The Australian Dairy Farmers president says he has learnt his lesson after commenting on his fellow board members in the press and on social media, but is not apologising.
Rick Gladigau, who has been on the national dairy advocacy board since 2019 and has only just become president, told The Weekly Times that, "If you think you're going to change the world by getting on to the board, (then) you haven't been on a board before.".
The comment was apparently in reference to the two farmers elected to the ADF board a week ago on a change agenda, Ben Bennett and Heath Cook.
Mr Gladigau then took to social media to double down but, after a backlash, took a slightly different approach when asked what he had meant by the comments in an interview on Friday.
"We do have different opinions as directors, but we can work collaboratively to turn things for the better and, across the industry we need to be collaborative, to be able to achieve doables," Mr Gladigau said.
"So, I basically say my public comments over the new ADF board have probably been taken out of context and probably taken the wrong way to what it says, which is the way that it looks and I've learnt my lesson, it's not going to happen again."
Mr Gladigau would not say what the correct context or interpretation would have been, other than to repeat the importance of working collaboratively.
Asked if he meant others were not working as collaboratively as they should, Mr Gladigau said, "I'm not saying that at all.".
He also said he was not trying to walk back the comment, only that it had been misconstrued.
Regarding any need for change, Mr Gladigau said, "I've been around a long time, but there's plenty that we're doing and we do a lot right."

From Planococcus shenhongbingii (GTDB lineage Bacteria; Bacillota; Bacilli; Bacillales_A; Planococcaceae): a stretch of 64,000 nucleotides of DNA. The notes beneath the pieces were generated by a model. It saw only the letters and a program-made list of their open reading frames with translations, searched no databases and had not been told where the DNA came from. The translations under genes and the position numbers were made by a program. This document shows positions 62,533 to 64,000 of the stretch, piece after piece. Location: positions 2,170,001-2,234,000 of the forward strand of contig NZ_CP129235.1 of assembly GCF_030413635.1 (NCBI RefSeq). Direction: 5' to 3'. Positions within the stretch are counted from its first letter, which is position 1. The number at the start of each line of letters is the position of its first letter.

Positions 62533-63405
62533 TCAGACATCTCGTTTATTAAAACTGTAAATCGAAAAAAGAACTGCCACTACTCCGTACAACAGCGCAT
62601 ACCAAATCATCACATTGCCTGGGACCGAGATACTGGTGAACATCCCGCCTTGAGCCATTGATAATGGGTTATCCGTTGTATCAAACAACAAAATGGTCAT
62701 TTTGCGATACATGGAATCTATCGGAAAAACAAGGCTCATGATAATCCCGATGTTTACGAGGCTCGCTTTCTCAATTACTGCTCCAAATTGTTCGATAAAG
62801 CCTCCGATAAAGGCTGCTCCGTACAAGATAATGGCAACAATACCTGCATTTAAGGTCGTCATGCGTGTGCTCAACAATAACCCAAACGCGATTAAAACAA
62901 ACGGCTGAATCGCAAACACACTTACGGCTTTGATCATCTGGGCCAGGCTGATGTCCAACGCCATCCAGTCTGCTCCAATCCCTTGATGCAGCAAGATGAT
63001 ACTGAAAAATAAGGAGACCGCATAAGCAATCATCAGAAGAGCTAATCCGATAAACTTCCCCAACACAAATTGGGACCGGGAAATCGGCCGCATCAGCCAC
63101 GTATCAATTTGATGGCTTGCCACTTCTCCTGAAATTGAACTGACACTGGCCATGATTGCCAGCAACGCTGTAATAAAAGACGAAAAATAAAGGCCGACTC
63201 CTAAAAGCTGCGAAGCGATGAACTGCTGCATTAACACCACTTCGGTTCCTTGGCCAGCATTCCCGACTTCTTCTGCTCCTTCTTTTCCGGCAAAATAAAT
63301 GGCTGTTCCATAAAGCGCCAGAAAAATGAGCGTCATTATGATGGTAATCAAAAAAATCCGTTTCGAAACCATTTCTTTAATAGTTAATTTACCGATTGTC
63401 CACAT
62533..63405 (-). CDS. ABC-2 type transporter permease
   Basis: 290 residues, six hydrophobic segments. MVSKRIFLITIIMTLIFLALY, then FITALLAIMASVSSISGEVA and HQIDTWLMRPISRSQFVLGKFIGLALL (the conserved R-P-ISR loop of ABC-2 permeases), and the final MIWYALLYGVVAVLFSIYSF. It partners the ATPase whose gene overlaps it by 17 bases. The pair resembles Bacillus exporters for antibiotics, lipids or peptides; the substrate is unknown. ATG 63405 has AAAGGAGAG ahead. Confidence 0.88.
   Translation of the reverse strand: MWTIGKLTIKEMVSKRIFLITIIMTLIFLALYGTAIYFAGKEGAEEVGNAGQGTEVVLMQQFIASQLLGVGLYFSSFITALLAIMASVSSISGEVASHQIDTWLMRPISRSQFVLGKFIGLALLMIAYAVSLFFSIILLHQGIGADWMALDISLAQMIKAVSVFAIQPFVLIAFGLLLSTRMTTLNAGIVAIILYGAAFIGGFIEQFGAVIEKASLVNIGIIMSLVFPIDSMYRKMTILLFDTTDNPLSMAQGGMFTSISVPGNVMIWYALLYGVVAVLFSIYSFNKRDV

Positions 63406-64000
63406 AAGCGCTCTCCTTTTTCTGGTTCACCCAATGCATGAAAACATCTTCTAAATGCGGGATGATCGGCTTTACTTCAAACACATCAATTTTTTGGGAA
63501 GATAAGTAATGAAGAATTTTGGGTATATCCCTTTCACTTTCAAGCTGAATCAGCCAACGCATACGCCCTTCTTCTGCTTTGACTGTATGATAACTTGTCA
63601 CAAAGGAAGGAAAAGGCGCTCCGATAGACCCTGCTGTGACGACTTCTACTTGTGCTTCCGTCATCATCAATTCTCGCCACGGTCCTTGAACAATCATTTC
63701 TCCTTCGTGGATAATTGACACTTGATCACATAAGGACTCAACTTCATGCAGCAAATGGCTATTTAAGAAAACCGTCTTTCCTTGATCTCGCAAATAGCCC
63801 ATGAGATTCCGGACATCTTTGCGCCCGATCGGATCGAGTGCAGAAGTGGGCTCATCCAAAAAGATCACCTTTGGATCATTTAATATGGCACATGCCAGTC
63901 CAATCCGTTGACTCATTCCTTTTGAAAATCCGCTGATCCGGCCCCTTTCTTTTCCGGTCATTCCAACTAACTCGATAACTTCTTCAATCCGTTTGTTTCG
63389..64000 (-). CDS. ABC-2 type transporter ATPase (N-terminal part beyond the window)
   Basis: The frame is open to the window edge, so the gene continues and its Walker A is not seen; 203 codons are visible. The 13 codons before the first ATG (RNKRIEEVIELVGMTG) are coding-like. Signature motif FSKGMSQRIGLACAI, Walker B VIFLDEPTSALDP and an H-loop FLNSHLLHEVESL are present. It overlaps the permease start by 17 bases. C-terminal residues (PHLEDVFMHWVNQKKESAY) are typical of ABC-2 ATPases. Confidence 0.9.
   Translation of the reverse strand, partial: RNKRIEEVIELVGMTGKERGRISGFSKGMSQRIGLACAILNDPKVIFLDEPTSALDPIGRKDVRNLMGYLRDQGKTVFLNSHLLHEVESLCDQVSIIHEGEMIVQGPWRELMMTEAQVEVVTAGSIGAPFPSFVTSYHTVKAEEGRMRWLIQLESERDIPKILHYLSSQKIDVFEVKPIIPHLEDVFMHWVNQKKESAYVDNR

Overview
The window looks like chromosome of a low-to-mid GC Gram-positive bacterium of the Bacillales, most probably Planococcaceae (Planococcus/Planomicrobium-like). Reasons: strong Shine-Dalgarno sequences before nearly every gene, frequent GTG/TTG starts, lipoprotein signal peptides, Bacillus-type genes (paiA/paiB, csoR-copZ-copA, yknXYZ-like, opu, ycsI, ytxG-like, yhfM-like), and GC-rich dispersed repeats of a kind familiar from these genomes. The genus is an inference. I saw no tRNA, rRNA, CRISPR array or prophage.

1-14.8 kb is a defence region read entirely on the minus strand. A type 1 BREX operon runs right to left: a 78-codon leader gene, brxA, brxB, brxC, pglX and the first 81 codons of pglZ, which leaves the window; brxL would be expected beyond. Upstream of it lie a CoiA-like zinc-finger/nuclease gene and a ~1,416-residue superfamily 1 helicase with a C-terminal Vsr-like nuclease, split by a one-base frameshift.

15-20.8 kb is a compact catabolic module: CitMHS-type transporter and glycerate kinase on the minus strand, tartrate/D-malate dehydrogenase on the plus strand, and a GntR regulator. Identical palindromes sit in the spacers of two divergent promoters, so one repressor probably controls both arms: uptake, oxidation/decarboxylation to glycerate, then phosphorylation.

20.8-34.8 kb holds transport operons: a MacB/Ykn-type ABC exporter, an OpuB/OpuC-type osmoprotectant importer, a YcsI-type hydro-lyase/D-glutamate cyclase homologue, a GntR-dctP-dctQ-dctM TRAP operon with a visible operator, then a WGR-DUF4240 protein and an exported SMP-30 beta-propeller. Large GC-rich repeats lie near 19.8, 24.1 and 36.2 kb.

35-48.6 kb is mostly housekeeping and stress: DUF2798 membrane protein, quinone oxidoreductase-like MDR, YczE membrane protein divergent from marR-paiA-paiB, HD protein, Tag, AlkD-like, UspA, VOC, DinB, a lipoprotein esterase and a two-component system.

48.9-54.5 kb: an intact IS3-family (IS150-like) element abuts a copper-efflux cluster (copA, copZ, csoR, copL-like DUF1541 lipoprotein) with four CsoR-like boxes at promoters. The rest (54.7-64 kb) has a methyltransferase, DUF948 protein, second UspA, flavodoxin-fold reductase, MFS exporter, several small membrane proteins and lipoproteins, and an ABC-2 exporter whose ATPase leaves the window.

The structure of dairy advocacy was on the agenda, which he said "wasn't going away", although there "won't be instant change".
Mr Gladigau said ADF's new three-year strategic plan dealt with priorities like climate policy, labour challenges and the importance of dairy in the diet.
The advocacy body was also prepared for the upcoming federal election.
Still, he could not say what ADF would lobby for ahead of the election, other than that there needed to be "recognition" of both the dairy industry's efforts on climate and the role of dairy foods in health, as well as action on labour shortages.
"Everyone's looking for skilled labour and a skilled workforce, so it's training people as well," Mr Gladigau said.
"And some people talk to me about how they need housing, that sort of stuff in regional areas. Obviously, the government isn't going to supply housing, but how do we make it all work?"
Mr Gladigau refused to answer his own question or give any details about what "recognition" meant when it came to the role of dairy foods.
After saying it was important dairy was included in the diets of elderly people in aged care facilities, Mr Gladigau would not say how that would be achieved or if it should be mandated by governments.
The form of that dietary recognition and the recognition of dairy's climate initiatives would only become clear when ADF released its policies, he said.
It was, however, only a "possibility" those policies outlined in the strategy document would become public.
What is certain, though, is that Mr Gladigau is opposed to releasing the directors' election results.
He said last year's results were only made public due to difficulties with the online voting process and this year's candidates had not been asked for their permission.
One of those candidates was Victorian dairy farmer and former ADF director, John Versteden, who was unsuccessful in this election.
Mr Versteden said he had not been told how many votes he had secured, despite separately asking the ADF president, chief executive and a director.
"I don't see why you wouldn't release the votes," Mr Versteden said.
"If you put your hat in the public arena, you have to deal with the results, whether they go your way or not."
Mr Versteden said the secrecy surrounding the election outcomes was "disrespectful to the process".
He also called for greater transparency when it came to proxies, which he said allowed two or three people to effectively control half the votes cast.
"Grass roots farmers have been asking for more transparency; let's give it to them," he said.
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